CAMEROTA: Thanks to Polo for that. Well, December 14th will mark four years since a gunman murdered 20 first-graders and six adults at Sandy Hook Elementary School in Newtown, Connecticut. Believe it or not, there are online conspiracy theorists who claim that that tragedy never happened and they have even done worse than deny it.
Joining us now is the director and producer of the documentary "Newtown", Kim Snyder. We also have Dr. William Begg. He's the vice chair of emergency medicine at Danbury Hospital. We want to mention that Chris Cuomo's sister, Maria Cuomo Cole, also helped produce the film. Great to have both of you here today.
[07:55:12] In the world of fake news, fake stories, conspiracy theories, I can't imagine a more sickening one and the people online who claim that Newtown -- this event that crushed all of us, that it never happened. Kim, why do they do this? What is behind this conspiracy theory? Who are these people?
KIM SNYDER, DIRECTOR/PRODUCER, "NEWTOWN": Well, you know, early on we didn't even really want to address this. We took the lead of the town that we didn't even really want to focus our attention. The film doesn't do that. But, you know, now, three and one-half years later, days before this anniversary, it's just become somewhat contextualized and such a larger, more dangerous problem. And I think that it's not -- it's fringe -- you know, it's frightening because it just seems to be larger numbers than I think we understood.
CAMEROTA: Hillary Clinton just called it an epidemic. Other people feel that way, too. We saw violence at the D.C. pizzeria over a different crazy online conspiracy theory and I understand that there is the debate why give it oxygen? Why talk about it and give it oxygen? But, of course, we're at the point now where we have to figure out how to stamp it out.
DR. WILLIAM BEGG, VICE CHAIR, EMERGENCY MEDICINE, DANBURY HOSPITAL: I agree, and there's a difference. Previously, we may have considered it a fringe event but now, with the latest political climate and the proliferation of social media, it's having real implications. We do see that people in our society are being affected and the latest incident where because of fake news somebody goes into a D.C. pizzeria and starts shooting off their gun. I think that we have to address this issue. Realize it's an issue and then consider what are we going to do about it.
CAMEROTA: And that is where we are. So, Dr. Begg, you've been on the receiving end --
BEGG: Yes, I have.
CAMEROTA: -- of these conspiracy theories about Newtown and threats.
CAMEROTA: What do they say to you?
BEGG: Well, it's insidious because when you try to be an advocate for -- from my point of view about the public health issue of gun violence you want to speak to people but then the conversation morphs. In my situation, what did you see in the emergency room, what did the bodies look like. And when I point out that social decorum suggests you don't speak about that, then the conversation goes in the wrong direction. Then videos surface with the hoaxers saying that his is the E.R. doctor. He was there that day but it didn't really happen because he can't describe what happened.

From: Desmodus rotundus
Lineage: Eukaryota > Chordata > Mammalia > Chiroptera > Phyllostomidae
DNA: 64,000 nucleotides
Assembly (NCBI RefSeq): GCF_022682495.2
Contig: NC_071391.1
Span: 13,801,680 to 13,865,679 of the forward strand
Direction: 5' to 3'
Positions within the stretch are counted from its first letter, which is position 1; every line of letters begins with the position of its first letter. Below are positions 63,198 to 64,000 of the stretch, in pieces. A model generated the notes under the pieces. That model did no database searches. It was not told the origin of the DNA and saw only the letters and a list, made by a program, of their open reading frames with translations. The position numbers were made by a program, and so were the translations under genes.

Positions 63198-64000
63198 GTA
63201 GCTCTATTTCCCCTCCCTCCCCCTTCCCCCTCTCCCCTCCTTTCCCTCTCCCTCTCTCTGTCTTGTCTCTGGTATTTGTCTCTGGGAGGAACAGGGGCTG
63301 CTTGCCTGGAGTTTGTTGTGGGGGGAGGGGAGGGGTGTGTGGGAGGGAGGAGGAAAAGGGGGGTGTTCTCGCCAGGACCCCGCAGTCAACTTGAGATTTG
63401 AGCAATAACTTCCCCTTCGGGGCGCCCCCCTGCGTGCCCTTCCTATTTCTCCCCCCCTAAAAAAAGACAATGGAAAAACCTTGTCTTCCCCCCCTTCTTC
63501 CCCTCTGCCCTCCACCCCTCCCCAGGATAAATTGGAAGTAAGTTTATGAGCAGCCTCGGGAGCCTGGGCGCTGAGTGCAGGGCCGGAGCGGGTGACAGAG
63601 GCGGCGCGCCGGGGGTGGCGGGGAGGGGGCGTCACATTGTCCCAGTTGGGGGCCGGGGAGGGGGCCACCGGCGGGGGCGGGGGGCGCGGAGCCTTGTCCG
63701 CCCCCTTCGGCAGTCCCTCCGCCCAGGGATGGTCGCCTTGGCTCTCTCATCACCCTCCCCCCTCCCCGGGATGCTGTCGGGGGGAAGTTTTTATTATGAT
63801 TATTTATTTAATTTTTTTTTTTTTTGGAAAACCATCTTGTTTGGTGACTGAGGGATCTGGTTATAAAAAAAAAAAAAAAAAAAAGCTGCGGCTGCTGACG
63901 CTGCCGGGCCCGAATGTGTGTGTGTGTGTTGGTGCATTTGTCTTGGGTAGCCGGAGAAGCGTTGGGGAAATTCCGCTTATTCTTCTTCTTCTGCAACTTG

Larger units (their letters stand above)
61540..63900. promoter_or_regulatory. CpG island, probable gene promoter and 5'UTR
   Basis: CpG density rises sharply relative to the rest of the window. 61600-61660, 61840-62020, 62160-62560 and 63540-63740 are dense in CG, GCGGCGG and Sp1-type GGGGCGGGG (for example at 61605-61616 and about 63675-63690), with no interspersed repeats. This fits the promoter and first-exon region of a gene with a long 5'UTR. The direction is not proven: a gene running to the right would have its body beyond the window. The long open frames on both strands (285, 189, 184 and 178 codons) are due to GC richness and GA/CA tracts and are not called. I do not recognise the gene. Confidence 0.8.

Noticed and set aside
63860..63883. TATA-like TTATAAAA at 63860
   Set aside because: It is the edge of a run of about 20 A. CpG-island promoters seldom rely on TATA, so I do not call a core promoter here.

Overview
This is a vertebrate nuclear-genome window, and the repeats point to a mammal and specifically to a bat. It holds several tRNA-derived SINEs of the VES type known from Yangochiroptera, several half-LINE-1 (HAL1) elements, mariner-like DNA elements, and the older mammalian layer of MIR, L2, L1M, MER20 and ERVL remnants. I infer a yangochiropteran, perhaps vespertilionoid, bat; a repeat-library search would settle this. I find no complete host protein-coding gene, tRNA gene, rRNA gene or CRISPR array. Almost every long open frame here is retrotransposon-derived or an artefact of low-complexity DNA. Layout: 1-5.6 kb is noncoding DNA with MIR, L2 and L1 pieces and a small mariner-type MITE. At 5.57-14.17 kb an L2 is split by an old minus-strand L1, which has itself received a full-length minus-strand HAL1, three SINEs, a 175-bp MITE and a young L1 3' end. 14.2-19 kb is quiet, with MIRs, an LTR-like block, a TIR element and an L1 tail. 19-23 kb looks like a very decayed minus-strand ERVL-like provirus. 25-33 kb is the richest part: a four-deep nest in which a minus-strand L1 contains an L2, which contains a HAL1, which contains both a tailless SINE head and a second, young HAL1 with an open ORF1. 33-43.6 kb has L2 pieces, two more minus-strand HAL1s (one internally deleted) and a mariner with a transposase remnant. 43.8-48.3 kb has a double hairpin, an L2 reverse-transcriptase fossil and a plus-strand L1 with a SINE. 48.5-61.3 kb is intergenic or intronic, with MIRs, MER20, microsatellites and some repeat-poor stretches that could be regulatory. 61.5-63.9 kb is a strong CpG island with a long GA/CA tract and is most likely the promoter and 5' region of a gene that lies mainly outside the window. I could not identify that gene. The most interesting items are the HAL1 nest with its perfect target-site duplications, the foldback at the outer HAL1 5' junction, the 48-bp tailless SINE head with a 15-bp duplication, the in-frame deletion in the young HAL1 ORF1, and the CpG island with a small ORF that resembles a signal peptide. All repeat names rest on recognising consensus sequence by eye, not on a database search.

CAMEROTA: So people online try to engage you and they say you're lying. And then you -- I mean, just natural, I assume, humanistic to try to defend yourself.
BEGG: Worse than that, they engage me in public when I'm in a public venue and I think that they're just a citizen or someone who is interested in this public health issue. Yes, they engage me and then it morphs into an online proliferation of multiple thousands of hits.
CAMEROTA: So, real people show up.--
BEGG: Oh, absolutely, yes.
CAMEROTA: -- and including this just recently. This Florida woman, 57-year-old Lucy Richards. She was just charged with making threats about the Sandy -- to the Sandy Hook families. She was arrested, thank God, and charged.
CAMEROTA: I mean, that's the -- you know, if somebody shows up I assume that the people who are doing it to you have not been arrested and charged.
BEGG: Oh gosh, no.
CAMEROTA: But she crossed a different line.
BEGG: That's the difference. Kim?
SNYDER: No, I just was going to say and friends like Dr. Bill here and others who were in the film, I mean, they wanted to bear witness for three years about the unthinkable grief and trauma that town has experienced for years, just with the motivation that they could help other families and communities from not having to go through this by telling their stories.
CAMEROTA: That is the right answer. I mean, sunlight is important and to come out and to bear witness. But the idea that you would be on the receiving end -- have you -- can you get your mind around why people -- what drives people to challenge this?
BEGG: I think there's three reasons. There is either a political benefit, there may be a financial benefit. If you have a website where you have advertisers and you get a lot of hits, there's a financial reason. And then, the third component, there's people that have psychological issues, either delusional disorder, paranoid disorder or personality disorder, and it feeds their ego by getting themselves out in the limelight. So there are real reasons why people are doing this.
CAMEROTA: So now that you've been on the receiving end of it and since we agree that we're at the point where we have to talk about it, what do you think the answer is?
BEGG: Well, I think now that we've identified that it's a problem there has to be ramifications for those perpetrators and the fact now we have folks who are being arrested and possibly going to jail, that's important.
CAMEROTA: But they've crossed a line. I mean, by the time you get arrested --
SNYDER: That's right.
CAMEROTA: -- you have logged so many threats --
BEGG: That's true.
CAMEROTA: -- at you. You've shown up, you've disrupted things. I mean, you have to really cross a violent line in order to be arrested.
SNYDER: I think it's --
CAMEROTA: So before that, what's the answer?
SNYDER: It's also an issue of bullying. I mean, even with the film we get people on our -- on our Newtown film website that just say this is a Hollywood fiction.